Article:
While the White Sox were putting together their go-ahead rally to take the rubber game of their three-game series at Comerica Park, Tigers president/general manager Dave Dombrowski had just completed a deal for David Price aimed for October. One player, Drew Smyly, had already left the game, having thrown 95 pitches over five innings. The other was still in center field.
It was around 3:55 p.m. ET, five minutes before the non-waiver Trade Deadline. If the David Price trade was going to happen, Jackson had to be out of the game.
"Dave was right there in the dugout," Max Scherzer said, "and he's on the phone with the Commissioner's Office, and he's screaming, 'You've gotta get Austin off the field! You've gotta get Austin off the field!' So it was a Deadline deal."
Literally. The Tigers have made trades on Deadline day before, from the Jarrod Washburn trade in 2009 to the Sean Casey trade in 2006. Those, however, didn't happen midgame.
Likewise, while other deals have resulted in players being yanked -- Ubaldo Jimenez left his final Rockies start after one inning once Colorado had completed his trade to Cleveland on July 30, 2011, those didn't hit on Deadline.
So with a 2-2 count on Gordon Beckham and Joakim Soria trying to escape a bases-loaded jam, Rajai Davis came running out of the dugout toward center field as manager Brad Ausmus scrambled to halt play before Soria could throw another pitch.
With one hurried move out of the game, one of the core members of the Tigers' run of three consecutive American League Central titles saw his Detroit tenure suddenly end.
"That was the first time I've experienced anything like that," Justin Verlander said, "having to go get a guy because 4 o'clock's five minutes away and you can't risk having him on the field any longer to blow up an entire trade in the middle of an at-bat. It's pretty intense."
Nick Castellanos had seen it. He was at Triple-A Toledo last July when Avisail Garcia had to be pulled off the field for the Jose Iglesias trade, but that was the night before the Deadline.
"At first, when I saw [Rajai] Davis running, I thought he might have been running in for Torii [Hunter]," said Castellanos, noting that Hunter had been hit by a pitch just below his left knee earlier in the game. "Then, when [Davis] went to center, I was kind of just confused, and then it kind of dawned on me that, 'Oh, crap, I think Jackson just got traded.'"
The one player that seemed to figure it out right away was Jackson.
"Once I saw Rajai come to the top step, I pretty much kind of knew what was going on," he said. "Just kind of a sad moment right there knowing that last run off the field, it was pretty tough with all your teammates that you played with."
Much of the sellout crowd of 41,306 at Comerica Park soon caught on. In the era of mobile devices and Twitter, word travels fast. So before Jackson even reached the dugout and received hugs from teammates, he received a standing ovation.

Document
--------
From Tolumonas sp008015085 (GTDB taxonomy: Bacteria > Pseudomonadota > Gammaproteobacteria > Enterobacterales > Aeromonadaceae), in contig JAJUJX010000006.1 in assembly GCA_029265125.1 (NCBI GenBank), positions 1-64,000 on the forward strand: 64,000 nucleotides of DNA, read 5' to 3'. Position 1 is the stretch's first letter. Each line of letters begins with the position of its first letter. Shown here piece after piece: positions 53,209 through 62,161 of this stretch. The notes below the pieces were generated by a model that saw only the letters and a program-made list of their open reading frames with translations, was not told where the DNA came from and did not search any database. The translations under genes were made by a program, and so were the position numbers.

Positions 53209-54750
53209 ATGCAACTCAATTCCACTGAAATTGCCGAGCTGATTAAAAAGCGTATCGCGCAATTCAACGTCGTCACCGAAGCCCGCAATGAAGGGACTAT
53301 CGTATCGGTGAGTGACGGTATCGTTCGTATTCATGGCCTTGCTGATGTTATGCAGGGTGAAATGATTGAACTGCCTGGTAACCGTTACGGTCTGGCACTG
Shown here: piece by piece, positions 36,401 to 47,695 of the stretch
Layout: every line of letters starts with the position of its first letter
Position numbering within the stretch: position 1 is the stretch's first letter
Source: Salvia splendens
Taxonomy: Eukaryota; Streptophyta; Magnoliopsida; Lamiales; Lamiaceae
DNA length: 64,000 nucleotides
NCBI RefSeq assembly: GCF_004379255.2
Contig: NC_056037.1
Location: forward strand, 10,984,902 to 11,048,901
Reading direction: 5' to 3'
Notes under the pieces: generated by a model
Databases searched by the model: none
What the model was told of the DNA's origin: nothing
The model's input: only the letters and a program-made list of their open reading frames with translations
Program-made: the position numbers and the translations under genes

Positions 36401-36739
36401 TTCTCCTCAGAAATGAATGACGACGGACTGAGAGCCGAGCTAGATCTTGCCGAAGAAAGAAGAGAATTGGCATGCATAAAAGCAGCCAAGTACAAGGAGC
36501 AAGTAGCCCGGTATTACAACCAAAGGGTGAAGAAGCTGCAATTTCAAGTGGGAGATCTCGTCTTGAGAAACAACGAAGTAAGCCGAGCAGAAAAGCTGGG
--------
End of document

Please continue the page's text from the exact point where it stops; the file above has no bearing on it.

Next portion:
"It was kind of weird," Jackson said, "because I knew what was happening, but at the same time, I was in a daze a little bit. I really wanted to go hug all my teammates, really. But it is one of those situations where you don't know what to do. You're just stuck."
The feeling was emotional. While teammates were pumped about the prospect of David Price in their rotation, they were stunned at the departure of Jackson and Smyly. Usually, trades like these involve prospects, not familiar Major League players.
"I know we're getting David Price and he's a great pitcher and everything. But in this moment, it stinks," Scherzer said. "You have to remember, we're family in here. Austin and Smyly are part of this family, and we're losing two of our guys. I get that the guy who we're getting is very talented as well, but right now it stinks."
As Verlander put it, "There goes my brother running off the field. I know he's going somewhere else. You definitely have mixed emotions. I wish those guys the best of luck. They're two extremely talented players and extremely good guys. They'll be great."
Smyly had barely reached the clubhouse when he realized something was up.
"I came back to my locker," he said, "and my parents and a couple of my friends were kind of blowing my phone up, like, 'I think you're going to get traded.' And I was like, 'What? I don't know what you're talking about.' And then, sure enough, about 15 minutes later, it happened. Dombrowski called me in and told me.
"I get what they're trying to do. Price is outstanding. So, hopefully, it'll help them."
For Jackson, it hadn't sunk in, and he said it probably wouldn't until he put on a Mariners uniform alongside his old hitting coach, first-year Seattle manager Lloyd McClendon.
Smyly was numb as he talked with reporters after the game.
"Tampa is excited to have me, so I'm excited to be there," Smyly said. "A team that wants you is always nice, but this is all I know, so it [stinks] leaving."